I kept this journal during our WASC accreditation week this year. I shared this blog entry with my Principal before publishing as a professional courtesy, and in an effort to self edit. She had some concerns that we discussed in a private meeting. Mostly she was interested in my motivation: was I trying to use this writing as a catalyst to take on a educational leadership position, or just expressing my thoughts and sharing my experience. The latter. I'm not bent on changing education in a single blog post. So if you are approaching your WASC week, take comfort in knowing that you're not the first, and you won't be the last to go through the "process." You will survive.
Day 1, Sunday 3:00 PM First Meeting.
The visiting team arrived today and toured the campus. The team consists of 8 administrators and teachers; some power players and some regular guys. The leadership team (I was co-chair of the Assessment Focus Group) sat down for a 75 minute meet/greet/Q&A session. The good news is that we did a great job on the self-study document so there weren't many questions that we hadn't already covered in some capacity. Everyone volunteered some response, but not me. For a change, I kept quiet. Not because I didn't want to contribute to the discussion, but because I wanted to listen and pay attention to the process. The visit is a 4-day process, I'll have many opportunities to share.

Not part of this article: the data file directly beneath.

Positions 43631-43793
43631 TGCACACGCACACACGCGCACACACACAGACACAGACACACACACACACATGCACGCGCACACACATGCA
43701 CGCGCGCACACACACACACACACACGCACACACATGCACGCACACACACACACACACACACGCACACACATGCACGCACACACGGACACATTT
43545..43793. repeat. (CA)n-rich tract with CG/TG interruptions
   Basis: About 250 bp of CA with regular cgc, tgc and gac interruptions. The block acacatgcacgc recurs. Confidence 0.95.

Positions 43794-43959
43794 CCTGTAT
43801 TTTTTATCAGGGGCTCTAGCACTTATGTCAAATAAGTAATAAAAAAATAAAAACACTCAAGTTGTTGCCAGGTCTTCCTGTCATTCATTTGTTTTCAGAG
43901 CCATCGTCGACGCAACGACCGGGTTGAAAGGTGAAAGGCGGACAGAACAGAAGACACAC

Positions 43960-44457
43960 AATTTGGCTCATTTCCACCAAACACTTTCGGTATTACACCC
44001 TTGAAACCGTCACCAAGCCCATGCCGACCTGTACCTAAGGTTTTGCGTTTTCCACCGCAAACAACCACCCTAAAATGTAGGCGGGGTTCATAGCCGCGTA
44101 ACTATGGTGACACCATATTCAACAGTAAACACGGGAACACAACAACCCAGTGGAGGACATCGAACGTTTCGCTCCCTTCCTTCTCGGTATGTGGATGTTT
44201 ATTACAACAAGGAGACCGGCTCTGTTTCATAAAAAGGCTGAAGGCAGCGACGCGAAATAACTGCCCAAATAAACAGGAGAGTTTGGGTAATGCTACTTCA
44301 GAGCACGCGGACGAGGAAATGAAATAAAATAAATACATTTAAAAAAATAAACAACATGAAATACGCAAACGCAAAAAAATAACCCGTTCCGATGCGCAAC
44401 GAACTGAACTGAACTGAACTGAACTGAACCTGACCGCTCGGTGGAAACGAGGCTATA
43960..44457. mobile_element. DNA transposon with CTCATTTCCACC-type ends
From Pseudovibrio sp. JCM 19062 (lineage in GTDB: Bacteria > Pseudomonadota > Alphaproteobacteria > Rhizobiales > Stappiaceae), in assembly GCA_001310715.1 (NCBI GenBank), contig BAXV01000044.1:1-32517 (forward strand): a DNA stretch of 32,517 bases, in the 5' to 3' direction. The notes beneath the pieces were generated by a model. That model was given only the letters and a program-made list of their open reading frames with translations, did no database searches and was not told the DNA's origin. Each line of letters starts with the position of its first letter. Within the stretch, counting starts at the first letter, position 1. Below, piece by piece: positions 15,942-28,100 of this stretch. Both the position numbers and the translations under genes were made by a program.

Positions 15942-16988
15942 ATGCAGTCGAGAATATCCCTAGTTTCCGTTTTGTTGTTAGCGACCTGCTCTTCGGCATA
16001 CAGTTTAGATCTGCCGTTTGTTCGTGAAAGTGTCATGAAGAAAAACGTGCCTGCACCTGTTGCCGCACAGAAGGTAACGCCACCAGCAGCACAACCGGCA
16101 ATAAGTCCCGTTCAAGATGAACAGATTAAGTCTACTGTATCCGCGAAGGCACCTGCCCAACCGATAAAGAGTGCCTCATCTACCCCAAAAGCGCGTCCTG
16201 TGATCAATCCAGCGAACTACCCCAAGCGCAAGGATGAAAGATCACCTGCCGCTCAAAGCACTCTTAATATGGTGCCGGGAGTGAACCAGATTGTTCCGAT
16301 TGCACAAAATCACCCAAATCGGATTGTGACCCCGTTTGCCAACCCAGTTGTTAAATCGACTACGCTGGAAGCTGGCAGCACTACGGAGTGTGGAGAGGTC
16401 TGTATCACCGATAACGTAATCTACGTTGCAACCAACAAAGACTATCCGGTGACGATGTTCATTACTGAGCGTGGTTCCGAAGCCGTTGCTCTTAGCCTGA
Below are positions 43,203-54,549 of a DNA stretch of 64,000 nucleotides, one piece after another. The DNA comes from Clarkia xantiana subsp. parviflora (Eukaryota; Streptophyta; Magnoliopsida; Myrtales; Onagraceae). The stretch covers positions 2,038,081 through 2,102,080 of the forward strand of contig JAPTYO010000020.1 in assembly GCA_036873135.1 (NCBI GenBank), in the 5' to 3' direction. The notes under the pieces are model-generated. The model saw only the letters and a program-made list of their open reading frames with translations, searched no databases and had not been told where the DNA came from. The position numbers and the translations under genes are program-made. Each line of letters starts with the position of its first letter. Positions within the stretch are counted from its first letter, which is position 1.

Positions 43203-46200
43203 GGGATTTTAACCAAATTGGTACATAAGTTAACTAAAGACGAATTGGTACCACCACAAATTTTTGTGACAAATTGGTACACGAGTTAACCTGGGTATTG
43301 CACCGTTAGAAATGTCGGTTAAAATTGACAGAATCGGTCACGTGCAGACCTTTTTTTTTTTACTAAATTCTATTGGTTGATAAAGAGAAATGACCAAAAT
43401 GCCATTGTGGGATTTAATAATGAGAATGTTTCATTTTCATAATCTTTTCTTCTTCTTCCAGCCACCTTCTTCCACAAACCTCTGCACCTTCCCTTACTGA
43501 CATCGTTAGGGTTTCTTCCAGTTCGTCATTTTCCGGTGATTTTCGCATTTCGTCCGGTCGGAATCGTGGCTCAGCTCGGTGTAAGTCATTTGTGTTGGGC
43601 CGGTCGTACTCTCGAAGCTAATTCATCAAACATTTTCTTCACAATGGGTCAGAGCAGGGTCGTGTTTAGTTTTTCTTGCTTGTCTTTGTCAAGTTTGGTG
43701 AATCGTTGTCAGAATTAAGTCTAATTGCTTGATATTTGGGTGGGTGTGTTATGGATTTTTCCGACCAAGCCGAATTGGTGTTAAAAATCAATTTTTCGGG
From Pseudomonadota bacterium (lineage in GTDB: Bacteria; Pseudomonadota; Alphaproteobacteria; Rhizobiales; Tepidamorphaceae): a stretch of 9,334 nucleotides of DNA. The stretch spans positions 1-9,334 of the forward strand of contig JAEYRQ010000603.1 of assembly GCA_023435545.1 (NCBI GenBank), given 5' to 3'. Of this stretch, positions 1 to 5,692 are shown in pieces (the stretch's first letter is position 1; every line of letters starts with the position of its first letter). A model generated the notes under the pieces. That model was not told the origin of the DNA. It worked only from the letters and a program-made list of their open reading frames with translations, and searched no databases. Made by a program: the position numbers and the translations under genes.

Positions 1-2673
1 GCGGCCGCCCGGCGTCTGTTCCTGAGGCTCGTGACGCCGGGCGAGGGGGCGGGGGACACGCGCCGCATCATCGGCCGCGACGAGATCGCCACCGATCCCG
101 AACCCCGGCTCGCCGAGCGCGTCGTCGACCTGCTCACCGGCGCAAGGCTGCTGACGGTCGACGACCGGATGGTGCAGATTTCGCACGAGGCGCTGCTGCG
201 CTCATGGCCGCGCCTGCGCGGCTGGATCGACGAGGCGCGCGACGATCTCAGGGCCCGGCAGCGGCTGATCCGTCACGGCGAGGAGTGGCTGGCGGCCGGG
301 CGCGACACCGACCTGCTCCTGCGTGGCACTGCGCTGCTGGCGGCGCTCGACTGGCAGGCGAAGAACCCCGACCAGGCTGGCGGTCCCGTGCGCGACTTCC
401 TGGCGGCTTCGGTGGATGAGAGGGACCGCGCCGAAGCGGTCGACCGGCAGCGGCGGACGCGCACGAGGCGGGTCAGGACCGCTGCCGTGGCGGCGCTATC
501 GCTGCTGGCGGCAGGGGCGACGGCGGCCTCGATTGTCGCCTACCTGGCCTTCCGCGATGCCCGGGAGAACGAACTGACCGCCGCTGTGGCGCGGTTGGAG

Day 2, Monday 6:45 AM Meeting.
Many follow up questions from Sunday afternoon. This morning the visiting team asked about the AP program; specifically what we are doing for the higher level kids. Redlands High School traditionally excels at helping higher level kids from a mostly middle to upper level income background succeed and go on to college. We offer a full schedule of H, E, and AP courses. But RHS is changing: we are now officially designated Title 1. The current challenge is to continue to send a large number of students on to college, but now from a population with greater than 40% low SES. The atmosphere among the teachers has always been more like one from a university: very professional, committed to teaching, and expert in the individual content areas. The good news is that this group of professionals is excited about the new challenges it's facing.